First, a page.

North East People

My teenage years

When I left my boys’ preparatory boarding school at the age of 13½, Major Reynolds had retired as headmaster and his role had been taken over by a duumvirate of Mr Potter and Mr Peel.

Mr Potter had been in a Japanese prison camp for three years during the war and it showed in his volatile temper: rages followed by periods of withdrawal. Mr Peel was much more even-tempered.

Before I left at the end of the autumn term, Mr Peel called me into his office and gave me a talk about the evils of public school life. “You will encounter wicked boys there,” he said. “Boys will try to get you to do things that you know are wrong. Stand up to them, Walker; stand up to them.”

“Blimey,” I thought, “he must be warning me about something like Fagin’s gang or …” and I couldn’t think of what other evils he could be thinking of. I suppose I should have had a hint on one occasion when Major Reynolds got really angry with me and another boy one night. We weren’t allowed to talk after lights-out in our dormitories but, when we were about ten years old, my friend and I got into bed together to whisper stories to each other. And I just could not understand why Major Reynolds was so irate. “Never never let me see you in another boy’s bed!” he roared. Yes, OK: we had broken a rule but why the uproar about it?

When I got to Stowe, a boys’ public school in the Buckinghamshire countryside, I soon found out. I was quite a handsome boy and pretty soon got the attention of older boys and finally understood why getting into another boy’s bed was considered wrong and what Mr Peel had been warning me about. You can’t expect to throw 600 teenage boys together for ten weeks at a time and not have their raging hormones want an outlet. Some boys already knew that they were gay but for most it was just matey puppy-like mucking about.

Stowe School
Photo from geograph

From 1945 until 1957 we spent our summer holidays in Wales. At first, my parents hired a cottage called Gaerwen a few miles south of Cardigan and later another cottage, called Gwtws, just south of Fishguard. Neither cottage had electricity or inside running water; we used paraffin lamps for lighting and heating and a bucket as a lavatory. My cousin David and I were charged with digging a big hole in the nearby field and tipping the bucket into it when it got full – not a job we welcomed. We got drinking water from a nearby spring and other water from a little stream that was closer to the cottage.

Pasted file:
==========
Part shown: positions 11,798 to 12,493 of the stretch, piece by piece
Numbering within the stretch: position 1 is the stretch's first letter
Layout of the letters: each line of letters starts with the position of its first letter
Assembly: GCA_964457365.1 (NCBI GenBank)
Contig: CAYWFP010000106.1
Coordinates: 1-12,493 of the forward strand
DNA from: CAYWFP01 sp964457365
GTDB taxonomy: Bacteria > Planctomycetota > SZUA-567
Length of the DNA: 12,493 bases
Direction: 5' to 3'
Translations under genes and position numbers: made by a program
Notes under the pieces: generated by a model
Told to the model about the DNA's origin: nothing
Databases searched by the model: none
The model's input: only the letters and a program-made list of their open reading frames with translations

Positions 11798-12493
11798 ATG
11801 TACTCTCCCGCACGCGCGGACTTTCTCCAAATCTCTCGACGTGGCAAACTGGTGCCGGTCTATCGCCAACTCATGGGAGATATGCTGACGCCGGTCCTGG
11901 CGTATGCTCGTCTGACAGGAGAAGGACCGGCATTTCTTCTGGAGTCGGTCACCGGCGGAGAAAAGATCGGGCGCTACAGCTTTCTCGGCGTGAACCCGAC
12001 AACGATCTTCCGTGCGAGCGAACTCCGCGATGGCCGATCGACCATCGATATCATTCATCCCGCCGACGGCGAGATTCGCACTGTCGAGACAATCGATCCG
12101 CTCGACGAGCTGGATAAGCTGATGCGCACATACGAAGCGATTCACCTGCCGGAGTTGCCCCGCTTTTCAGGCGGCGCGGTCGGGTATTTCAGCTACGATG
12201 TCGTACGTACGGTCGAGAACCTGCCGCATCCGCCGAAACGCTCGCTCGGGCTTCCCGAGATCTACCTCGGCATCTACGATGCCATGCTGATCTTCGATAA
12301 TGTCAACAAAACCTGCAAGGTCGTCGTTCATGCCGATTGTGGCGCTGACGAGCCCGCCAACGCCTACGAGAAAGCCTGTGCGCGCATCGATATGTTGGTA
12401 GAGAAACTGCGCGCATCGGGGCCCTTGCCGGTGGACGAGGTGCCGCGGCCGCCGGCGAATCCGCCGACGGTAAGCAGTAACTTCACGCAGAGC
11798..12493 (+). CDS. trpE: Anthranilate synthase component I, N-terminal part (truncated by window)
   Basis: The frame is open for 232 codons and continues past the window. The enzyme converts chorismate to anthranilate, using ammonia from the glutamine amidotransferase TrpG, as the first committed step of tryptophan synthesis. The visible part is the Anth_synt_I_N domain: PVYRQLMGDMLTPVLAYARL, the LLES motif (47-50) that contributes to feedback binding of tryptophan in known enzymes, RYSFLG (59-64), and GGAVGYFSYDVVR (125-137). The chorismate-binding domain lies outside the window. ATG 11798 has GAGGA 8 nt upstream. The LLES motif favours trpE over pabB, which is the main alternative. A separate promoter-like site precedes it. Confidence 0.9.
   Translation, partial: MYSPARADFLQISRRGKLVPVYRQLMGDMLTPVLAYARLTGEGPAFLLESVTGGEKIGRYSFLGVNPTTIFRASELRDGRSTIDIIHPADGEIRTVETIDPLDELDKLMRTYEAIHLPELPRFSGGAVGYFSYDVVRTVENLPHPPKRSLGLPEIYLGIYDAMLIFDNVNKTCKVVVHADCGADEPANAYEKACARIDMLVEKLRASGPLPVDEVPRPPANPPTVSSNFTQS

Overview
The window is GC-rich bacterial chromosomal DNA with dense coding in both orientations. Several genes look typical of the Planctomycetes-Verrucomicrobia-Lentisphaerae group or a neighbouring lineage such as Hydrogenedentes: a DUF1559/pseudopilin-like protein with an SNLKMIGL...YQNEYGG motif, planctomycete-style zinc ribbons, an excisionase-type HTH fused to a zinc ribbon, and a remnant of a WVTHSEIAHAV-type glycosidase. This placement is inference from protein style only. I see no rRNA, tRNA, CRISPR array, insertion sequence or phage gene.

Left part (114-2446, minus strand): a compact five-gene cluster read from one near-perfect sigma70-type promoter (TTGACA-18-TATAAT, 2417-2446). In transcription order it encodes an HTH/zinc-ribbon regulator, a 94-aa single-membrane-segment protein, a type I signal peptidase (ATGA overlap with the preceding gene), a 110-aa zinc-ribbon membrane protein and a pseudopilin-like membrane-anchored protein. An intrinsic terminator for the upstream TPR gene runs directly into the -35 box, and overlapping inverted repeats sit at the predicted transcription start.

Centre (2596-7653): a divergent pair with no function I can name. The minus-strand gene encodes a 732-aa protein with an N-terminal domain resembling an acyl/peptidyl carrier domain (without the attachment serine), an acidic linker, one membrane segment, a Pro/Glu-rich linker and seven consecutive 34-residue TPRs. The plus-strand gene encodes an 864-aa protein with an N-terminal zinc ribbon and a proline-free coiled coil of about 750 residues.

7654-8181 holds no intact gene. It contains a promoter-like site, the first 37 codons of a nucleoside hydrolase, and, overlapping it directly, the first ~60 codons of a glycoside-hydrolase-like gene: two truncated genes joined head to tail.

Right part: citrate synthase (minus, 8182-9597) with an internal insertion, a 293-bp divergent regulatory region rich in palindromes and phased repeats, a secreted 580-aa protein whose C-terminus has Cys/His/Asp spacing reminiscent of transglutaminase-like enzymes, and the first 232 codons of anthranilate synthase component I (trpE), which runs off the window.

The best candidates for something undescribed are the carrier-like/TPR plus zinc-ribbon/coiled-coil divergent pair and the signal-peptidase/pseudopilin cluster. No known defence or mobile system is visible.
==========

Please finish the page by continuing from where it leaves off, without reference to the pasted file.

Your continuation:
Just across the valley from Gaerwen was a farm with a dairy herd. Every morning, Idwel, the farmer’s son, used to load the full milk churns onto the trap, harness his horse and drive to the main road in Moylegrove, the local village, from where the milk would be loaded into the Milk Marketing Board tanker. And we were allowed to ride in the trap with him.

One Sunday, we turned up at the farm as usual to ride in the milk trap. “Not today,” said Idwel. “Chapel people ‘ave been complaining so from now on there’ll be no more joy-riding on the Sabbath.” And restrictions on Sundays applied not only to “joy-riding”: one Sunday, my aunt hung out our wet bathing costumes and towels on the washing line and was severely censured by a local farmer. And on another occasion we returned from a day out to find that a young couple had tried to drive their little car down the track that ran alongside a stream, found it was a dead end, tried to reverse back again and had tipped the car over the bank, one side in the stream and one still on the track. A group of about ten men from the village, all dressed in their Sunday suits, had been watching this little drama from a little hillock above the track. But it was the sabbath; so there was no help from them. The car was finally put back on the track by my uncle, my father and its owner.

Another place I went for a few summer holidays was Germany. Before the war, my aunt Nancy had married Fritz Schmidt and she was in Germany when the war started so had to stay there. He was a factory inspector and joined the Nazi party (only to further his career, he said later). Under the shortlived denazification process after the war, Fritz was relieved of his job and, in order to feed the family, Nancy and her surviving son, Robin, came over to stay with us. (I say “surviving son” because his older brother had been killed in an RAF air-raid on Augsburg.) Denazification did not last long; Fritz got his job back, Nancy and Robin returned to Germany and I was invited for the holidays, first in Regensburg and then in Coburg.

From 1948, our winter holiday was spent in Wengen in the Swiss Bernese Oberland. That’s where I learnt to ski – but obviously not well enough, for in 1951 I broke my leg in three places. My two older brothers had challenged me to a race down part of the Lauberhorn race track and had sent me down first. I was in plaster for 2½ months.

My teenage years were not fraught with angst. I enjoyed summer holidays in Wales and Germany. I succeeded at school but now disagree very strongly with the private education system: so-called “public” schools should be put out of business.

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